1. If this is your first time on BYC, we suggest you start with one of these three options:
    Raising Chickens Chicken Coops Join BYC
    Not a member yet? join BYC here & then introduce yourself in our community forum here.

Integration Issues?

Discussion in 'Managing Your Flock' started by awizkey, Aug 18, 2018.

  1. awizkey

    awizkey In the Brooder

    45
    23
    44
    Apr 22, 2017
    Northeastern Ohio
    Today I put my (6) 18 week old ee in with my 3 white leghorns (1 roo) and 4 Rhode Island Reds. They are about the same size. As part of the process, I put the small coop right beside the adult's run. They have been there for a couple months (see but no touch). I put some scratch treats and hay into the run prior to integration. My roo was awful. I took him out and put him into the little coop by himself because he was just downright being nasty. My hens are not behaving much better, but really only attack when one gets close to them. I am questioning if I made the transition correctly. I read hiding places? Maybe a board leaned up against the run fence? Ahh I don't know if I made the right decision.
     
    ChooksNQuilts likes this.
  2. awizkey

    awizkey In the Brooder

    45
    23
    44
    Apr 22, 2017
    Northeastern Ohio
    Are these behaviors "normal?" I expected some pecking, but not this much harassment.
     
  3. ChooksNQuilts

    ChooksNQuilts Crowing

    1,391
    2,484
    437
    Nov 26, 2017
    Southwest Idaho
    When you wait til they’re that old the other chickens see them as competition.
    A lot of people will tell you not to integrate until the younger ones are the same size but it can backfire.
    When you integrate younger birds that are still a lot smaller they don’t see them as serious competition for resources.
    There’s always going to be pecking and some chasing. You have to let them work it out.
    Serious bullying will involve shedding blood.
    If there’s no significant wounds then you shouldn’t have to intervene other than providing multiple hiding spots and multiple water/feeders.
    It’s all about resources.
    Food, water, treats, etc.
    Yes hiding places are very helpful.
    A board leaning against a wall or fence is a good one.
    Also you want multiple food & water stations placed some distance from each other.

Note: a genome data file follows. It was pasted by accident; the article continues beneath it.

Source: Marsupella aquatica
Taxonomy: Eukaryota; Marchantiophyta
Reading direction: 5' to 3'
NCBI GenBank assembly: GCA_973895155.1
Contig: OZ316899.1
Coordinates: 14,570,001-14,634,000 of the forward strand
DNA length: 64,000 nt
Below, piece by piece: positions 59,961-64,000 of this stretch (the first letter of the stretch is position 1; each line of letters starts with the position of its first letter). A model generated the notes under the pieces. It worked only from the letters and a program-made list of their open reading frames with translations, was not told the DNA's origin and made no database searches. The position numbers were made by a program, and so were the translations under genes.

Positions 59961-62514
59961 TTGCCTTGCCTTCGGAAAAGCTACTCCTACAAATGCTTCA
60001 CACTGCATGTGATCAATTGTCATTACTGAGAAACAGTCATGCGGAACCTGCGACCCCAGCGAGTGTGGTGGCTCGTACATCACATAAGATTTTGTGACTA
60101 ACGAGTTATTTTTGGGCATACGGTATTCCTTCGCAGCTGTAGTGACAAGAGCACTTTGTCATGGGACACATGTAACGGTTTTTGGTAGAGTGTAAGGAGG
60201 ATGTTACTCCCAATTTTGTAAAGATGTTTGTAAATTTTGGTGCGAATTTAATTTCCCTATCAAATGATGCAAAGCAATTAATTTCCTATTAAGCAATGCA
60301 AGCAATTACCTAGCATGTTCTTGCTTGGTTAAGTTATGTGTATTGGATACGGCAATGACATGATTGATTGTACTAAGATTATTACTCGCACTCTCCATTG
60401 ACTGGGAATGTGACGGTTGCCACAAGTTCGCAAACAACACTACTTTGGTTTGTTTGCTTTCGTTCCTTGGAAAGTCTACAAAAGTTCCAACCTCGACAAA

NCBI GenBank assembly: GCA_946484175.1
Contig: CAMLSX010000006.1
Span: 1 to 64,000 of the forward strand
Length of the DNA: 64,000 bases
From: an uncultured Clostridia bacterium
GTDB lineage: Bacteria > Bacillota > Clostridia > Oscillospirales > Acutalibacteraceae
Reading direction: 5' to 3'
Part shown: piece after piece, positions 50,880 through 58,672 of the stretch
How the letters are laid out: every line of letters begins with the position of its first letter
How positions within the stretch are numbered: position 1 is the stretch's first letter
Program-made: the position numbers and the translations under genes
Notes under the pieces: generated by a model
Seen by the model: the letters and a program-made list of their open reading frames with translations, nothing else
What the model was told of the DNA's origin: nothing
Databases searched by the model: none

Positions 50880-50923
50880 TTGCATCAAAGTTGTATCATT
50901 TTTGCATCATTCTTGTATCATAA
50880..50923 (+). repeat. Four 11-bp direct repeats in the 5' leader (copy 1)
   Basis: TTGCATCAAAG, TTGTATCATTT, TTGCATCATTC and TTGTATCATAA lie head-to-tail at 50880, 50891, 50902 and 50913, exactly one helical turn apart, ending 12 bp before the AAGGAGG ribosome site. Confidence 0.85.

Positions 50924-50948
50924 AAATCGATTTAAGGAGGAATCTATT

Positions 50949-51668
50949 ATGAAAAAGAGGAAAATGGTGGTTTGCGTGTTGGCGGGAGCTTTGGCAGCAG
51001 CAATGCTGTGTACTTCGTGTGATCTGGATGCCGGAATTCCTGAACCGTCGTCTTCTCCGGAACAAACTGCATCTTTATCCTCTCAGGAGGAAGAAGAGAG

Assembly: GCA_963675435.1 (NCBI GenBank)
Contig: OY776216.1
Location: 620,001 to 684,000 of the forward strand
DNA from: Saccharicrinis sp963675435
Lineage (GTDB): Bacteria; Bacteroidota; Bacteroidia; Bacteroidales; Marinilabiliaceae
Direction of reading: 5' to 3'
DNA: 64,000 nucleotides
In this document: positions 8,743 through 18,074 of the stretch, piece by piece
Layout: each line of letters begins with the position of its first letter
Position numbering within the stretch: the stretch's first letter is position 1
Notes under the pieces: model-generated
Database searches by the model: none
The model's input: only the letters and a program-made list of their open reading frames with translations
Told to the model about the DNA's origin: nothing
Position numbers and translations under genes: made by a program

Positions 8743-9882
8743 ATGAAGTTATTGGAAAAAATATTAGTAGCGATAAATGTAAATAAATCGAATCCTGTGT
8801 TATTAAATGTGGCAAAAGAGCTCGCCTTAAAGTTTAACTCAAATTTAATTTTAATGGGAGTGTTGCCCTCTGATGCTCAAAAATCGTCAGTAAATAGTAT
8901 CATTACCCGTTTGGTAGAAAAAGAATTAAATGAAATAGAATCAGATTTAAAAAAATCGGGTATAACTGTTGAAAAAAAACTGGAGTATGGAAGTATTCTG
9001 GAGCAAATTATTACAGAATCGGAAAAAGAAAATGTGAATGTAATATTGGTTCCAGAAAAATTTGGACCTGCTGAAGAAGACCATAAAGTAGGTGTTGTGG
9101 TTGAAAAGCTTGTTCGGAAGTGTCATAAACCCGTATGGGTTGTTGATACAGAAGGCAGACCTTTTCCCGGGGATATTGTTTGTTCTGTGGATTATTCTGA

That way the older birds can’t guard all of them.
     
    Fluffy&Cutie, aart and rosemarythyme like this.
  4. awizkey

    awizkey In the Brooder

    45
    23
    44
    Apr 22, 2017
    Northeastern Ohio
    Thank you. I have not seen blood yet, so I guess that's good. I will put more food/water out and have since leaned a piece of plywood inside the run and will probably add more. I will be expanding the run as soon as the fencing arrives (Tues). My current run is about 15X9 and will be putting another roughly 7X5 on the other side of the coop.
     
    snow5164 and ChooksNQuilts like this.
  5. awizkey

    awizkey In the Brooder

    45
    23
    44
    Apr 22, 2017
    Northeastern Ohio
    What do I do about my rooster? Should I wait until the hens sort things out then put him back in? Or put him back in now? Or keep him out?
     
  6. awizkey

    awizkey In the Brooder

    45
    23
    44
    Apr 22, 2017
    Northeastern Ohio
    Also, I have a 6X8 coop (shed). Is that large enough?
     
  7. ChooksNQuilts

    ChooksNQuilts Crowing

    1,391
    2,484
    437
    Nov 26, 2017
    Southwest Idaho
    What was he doing exactly?
    Are all the new birds females?
    Was he drawing blood or just relentlessly chasing?
    How long has he been separated so far?
     
    aart likes this.
  8. awizkey

    awizkey In the Brooder

    45
    23
    44
    Apr 22, 2017
    Northeastern Ohio
    I separated him after about 10 minutes because he was posturing and going after them with his spurs. They are all females.
     
  9. awizkey

    awizkey In the Brooder

    45
    23
    44
    Apr 22, 2017
    Northeastern Ohio
    Relentlessly going after them. The hens aren't much better though.
     
  10. ChooksNQuilts

    ChooksNQuilts Crowing

    1,391
    2,484
    437
    Nov 26, 2017
    Southwest Idaho
    Do you free range?
    the going consensus seems to be a minimum of 4 square feet per bird in the coop and 10 square feet per bird in the run.
    You should have just enough space.
    I wouldn’t add any more birds without expanding the coop itself.
    Also, when integrating new birds having extra space is going to help.
    Another consideration is roost space.
    You want about 12” of roost space per bird.
    So you’re going to want more than 13 feet of roost for them.
    It doesn’t have to all be on one roost.
    You could have 3 five foot roosts at different heights.
    The lower ranking birds are going to want to be able to roost away from the dominant ones.
    They will peck them!
    Usually the more dominant birds will use the higher roosts and the lower ranking ones are closer to the ground.
    Just today we added extra roosts to our coop to make it easier for our bantams to get away from the bigger birds.
    For some reason when they all go to bed can be the most stressful time until it gets dark and they settle down.
     
    aart likes this.

BackYard Chickens is proudly sponsored by: